A single weak link can dash a team's championship dreams. Teams that win play in sync. Great players are great because they not only take over games, but make their teammates better. Every player on the court is important and will affect the game, whether positively or negatively.

In hockey the goalie has nothing to do with offense. In football the offense and defense are two separate units. Baseball is essentially one hitter battling a pitcher. But basketball requires everyone to work together and play at both ends of the court.

This paradox is the reason why I believe Kobe needs to get to the basket more often.

The Lakers need him to take over games and be a more efficient scorer. They also need him to free up their other players. If Kobe is driving and getting easy baskets, Boston's big men will start to leave Gasol, Bynum, and Odom earlier than they should to provide help defense. This has the potential to open the paint and allow the big men to get easier baskets. It will also take the Celtics out of defensive position and create more offensive rebounds and tip ins.

I know Ray Allen is one of the NBA's best conditioned players, but Kobe, as one of the greatest pure scores in league history, should be able to take him off the dribble. If Kobe Bryant continues to settle for contested jump shots, the Celtics should be able to take a 3-2 lead to Los Angeles.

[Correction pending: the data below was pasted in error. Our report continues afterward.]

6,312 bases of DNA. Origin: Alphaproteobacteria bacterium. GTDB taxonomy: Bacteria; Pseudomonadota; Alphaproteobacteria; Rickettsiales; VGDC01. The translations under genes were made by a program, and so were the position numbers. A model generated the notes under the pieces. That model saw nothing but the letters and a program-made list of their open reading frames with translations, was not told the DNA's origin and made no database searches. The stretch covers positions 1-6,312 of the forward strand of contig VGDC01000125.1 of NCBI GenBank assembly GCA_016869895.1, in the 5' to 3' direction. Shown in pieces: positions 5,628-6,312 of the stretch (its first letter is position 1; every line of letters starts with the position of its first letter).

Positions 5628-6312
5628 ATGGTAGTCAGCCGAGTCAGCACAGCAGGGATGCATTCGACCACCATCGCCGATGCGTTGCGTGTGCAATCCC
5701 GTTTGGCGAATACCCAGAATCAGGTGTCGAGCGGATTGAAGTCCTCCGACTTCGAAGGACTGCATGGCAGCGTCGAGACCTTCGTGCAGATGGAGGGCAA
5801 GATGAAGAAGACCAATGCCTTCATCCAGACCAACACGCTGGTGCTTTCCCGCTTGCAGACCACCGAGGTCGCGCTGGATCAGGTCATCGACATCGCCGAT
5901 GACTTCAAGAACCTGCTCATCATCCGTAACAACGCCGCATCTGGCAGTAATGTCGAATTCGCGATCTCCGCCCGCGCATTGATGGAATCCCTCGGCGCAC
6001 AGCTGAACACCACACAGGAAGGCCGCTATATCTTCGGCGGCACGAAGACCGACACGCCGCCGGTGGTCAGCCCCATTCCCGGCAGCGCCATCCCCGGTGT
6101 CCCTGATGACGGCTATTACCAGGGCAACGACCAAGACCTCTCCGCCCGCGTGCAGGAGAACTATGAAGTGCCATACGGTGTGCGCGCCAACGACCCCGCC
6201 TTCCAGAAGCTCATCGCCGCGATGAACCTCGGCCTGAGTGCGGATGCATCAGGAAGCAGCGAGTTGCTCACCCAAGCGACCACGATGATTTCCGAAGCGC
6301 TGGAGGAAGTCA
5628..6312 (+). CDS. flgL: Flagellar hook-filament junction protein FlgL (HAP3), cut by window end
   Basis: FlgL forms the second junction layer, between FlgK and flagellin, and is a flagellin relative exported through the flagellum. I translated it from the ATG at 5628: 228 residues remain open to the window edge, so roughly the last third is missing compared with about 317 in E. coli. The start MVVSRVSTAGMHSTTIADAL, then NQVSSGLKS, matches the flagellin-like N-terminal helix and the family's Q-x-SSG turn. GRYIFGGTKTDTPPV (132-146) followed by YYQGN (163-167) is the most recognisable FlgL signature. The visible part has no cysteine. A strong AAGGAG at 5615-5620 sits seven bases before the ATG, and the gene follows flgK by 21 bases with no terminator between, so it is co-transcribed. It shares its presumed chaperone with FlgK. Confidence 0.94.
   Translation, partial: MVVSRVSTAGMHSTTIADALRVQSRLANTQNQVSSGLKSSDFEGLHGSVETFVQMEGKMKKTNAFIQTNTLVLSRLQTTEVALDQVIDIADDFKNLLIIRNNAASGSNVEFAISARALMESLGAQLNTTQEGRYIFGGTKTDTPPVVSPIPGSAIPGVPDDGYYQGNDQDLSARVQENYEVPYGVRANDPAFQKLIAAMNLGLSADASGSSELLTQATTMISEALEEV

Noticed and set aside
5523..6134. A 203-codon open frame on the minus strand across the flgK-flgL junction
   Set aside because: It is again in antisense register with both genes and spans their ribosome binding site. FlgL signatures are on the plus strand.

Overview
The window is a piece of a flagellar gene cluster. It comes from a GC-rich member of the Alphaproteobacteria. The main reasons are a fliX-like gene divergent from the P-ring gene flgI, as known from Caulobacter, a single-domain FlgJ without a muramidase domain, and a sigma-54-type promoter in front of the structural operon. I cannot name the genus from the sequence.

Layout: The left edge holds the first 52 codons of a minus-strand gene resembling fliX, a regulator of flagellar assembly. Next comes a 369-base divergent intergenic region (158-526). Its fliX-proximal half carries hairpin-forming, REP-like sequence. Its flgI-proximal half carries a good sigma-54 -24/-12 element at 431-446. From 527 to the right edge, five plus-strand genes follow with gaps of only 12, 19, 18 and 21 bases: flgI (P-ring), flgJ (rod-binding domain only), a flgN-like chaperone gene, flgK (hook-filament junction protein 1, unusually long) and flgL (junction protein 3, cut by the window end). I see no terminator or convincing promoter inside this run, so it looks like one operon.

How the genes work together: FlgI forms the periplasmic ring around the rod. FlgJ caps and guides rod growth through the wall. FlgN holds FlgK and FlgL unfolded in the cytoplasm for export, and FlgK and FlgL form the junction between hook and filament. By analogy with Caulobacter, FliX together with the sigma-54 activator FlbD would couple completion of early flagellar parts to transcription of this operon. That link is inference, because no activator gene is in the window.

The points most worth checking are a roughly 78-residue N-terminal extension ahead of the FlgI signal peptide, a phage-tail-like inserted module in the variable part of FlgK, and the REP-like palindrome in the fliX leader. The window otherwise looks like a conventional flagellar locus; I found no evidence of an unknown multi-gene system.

Aside from Kobe, here's what will affect the outcome of Game Five:

Keys to a Celtics Victory

1. Right now, Boston has the momentum. Granted, this was the case heading into Game Three and Derek Fisher and the Lakers took it back. This time Boston needs to keep it.

The bench showed they want to win as badly as the starters do. Sunday night the starters need to pick up where the reserves left off. Boston has veterans and they have to realize winning the championship will be infinity easier if they win Game 5.

2. Rajon Rondo needs to have a great all around game. Rondo has proved himself to be a premiere point guard. Nate Robinson can't be expected to have a repeat performance; therefore, Rondo will have to affect every aspect of the game. His passing is the key to the big three playing well. His rebounding can go a long way to securing a second straight win in the battle of the boards. The Celtics are at their best when Rondo does a bit of everything.